Crested CaracaraCaracara cheriway

Joanne Williams/VIREO
Joanne Williams/VIREO
adult
Arthur Morris/VIREO
juvenile
Greg Lasley/VIREO
adult
Brian K. Wheeler/VIREO

Family

Description

Related to the typical falcons, but very different in shape and habits. The Crested Caracara is a strikingly patterned, broad-winged opportunist that often feeds on carrion. Aggressive, it may chase vultures away from road kills. Widespread in the American tropics, it enters our area only near the Mexican border and in Florida. "Caracara" comes from a South American Indian name, based on the bird's call.

Habitat

Prairies, rangeland. Lives in a wide variety of semi-open habitats offering open ground for hunting and dense cover for nesting. In our area these include wet prairies of Florida, Texas coastal plain, desert in Arizona. Found in other kinds of open terrain in American tropics.

Feeding Diet

Carrion, small animals. Feeds on a wide variety of smaller creatures, either captured alive or found dead. Diet includes rabbits, ground squirrels, skunks, various birds (plus their eggs and young), frogs, snakes, lizards, turtles, young alligators, fish, large insects.

Feeding Behavior

An opportunist, hunting and scavenging in a variety of ways. Often hunts by flying low, taking small animals by surprise. Flies along highways early in morning, searching for road kills. May steal food from other birds. May scratch on the ground for insects, or dig up turtle eggs.

Nesting

In courtship, two birds may toss heads back repeatedly while giving guttural call. Members of a pair may preen each other's feathers. Nest sites vary, usually 8-50' above ground in top of shrub or tree, such as live oak, cabbage palm, acacia; in Arizona, sometimes in giant cactus. Nest is a bulky structure of sticks, weeds, debris, sometimes built on top of old nest of other species. Nest may be reused annually, with more material added each year. Eggs: 2-3, rarely 4. Pale brown, blotched with darker brown. Incubation is reportedly by both sexes (although female may do more), about 30 days. Young: Both parents bring food to young in nest. Age of young at first flight varies, probably usually 6-8 weeks. Young may remain with parents for several weeks after fledging.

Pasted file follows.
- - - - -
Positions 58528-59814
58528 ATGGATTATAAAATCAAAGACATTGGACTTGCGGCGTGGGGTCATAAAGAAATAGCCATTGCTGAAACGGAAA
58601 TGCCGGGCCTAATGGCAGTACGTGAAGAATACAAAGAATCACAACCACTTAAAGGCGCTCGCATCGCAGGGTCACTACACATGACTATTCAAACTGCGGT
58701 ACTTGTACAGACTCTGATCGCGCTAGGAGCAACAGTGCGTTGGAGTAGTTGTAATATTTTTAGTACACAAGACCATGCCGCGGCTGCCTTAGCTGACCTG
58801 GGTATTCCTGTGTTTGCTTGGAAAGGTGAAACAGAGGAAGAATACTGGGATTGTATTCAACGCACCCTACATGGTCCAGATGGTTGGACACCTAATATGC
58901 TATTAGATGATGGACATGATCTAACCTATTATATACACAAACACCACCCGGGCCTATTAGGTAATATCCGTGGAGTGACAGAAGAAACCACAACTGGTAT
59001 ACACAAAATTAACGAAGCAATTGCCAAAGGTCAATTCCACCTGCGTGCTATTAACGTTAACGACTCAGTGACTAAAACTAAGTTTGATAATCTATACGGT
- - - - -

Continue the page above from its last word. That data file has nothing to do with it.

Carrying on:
Eggs

2-3, rarely 4. Pale brown, blotched with darker brown. Incubation is reportedly by both sexes (although female may do more), about 30 days. Young: Both parents bring food to young in nest. Age of young at first flight varies, probably usually 6-8 weeks. Young may remain with parents for several weeks after fledging.

Young

Both parents bring food to young in nest. Age of young at first flight varies, probably usually 6-8 weeks. Young may remain with parents for several weeks after fledging.

Conservation

Has declined in parts of U.S. range, owing to shooting and habitat loss. Some evidence of recent increases in Texas. The distinctive race on Guadalupe Island, Mexico, became extinct in 1900.

Range

Adults are typically permanent residents on territory. Young birds may wander considerable distances.

Similar Species

adult

Black Vulture

Abundant in the southeast, scarce in the southwest is this broad-winged scavenger. In low flight, it proceeds with several quick flaps followed by a flat-winged glide; when rising thermals provide good lift, it soars very high above the ground. Usually seen in flocks. Shorter wings and tail make it appear smaller than Turkey Vulture, but looks are deceptive: body size is about the same, and aggressive Black Vultures often drive Turkey Vultures away from food.

Vireo

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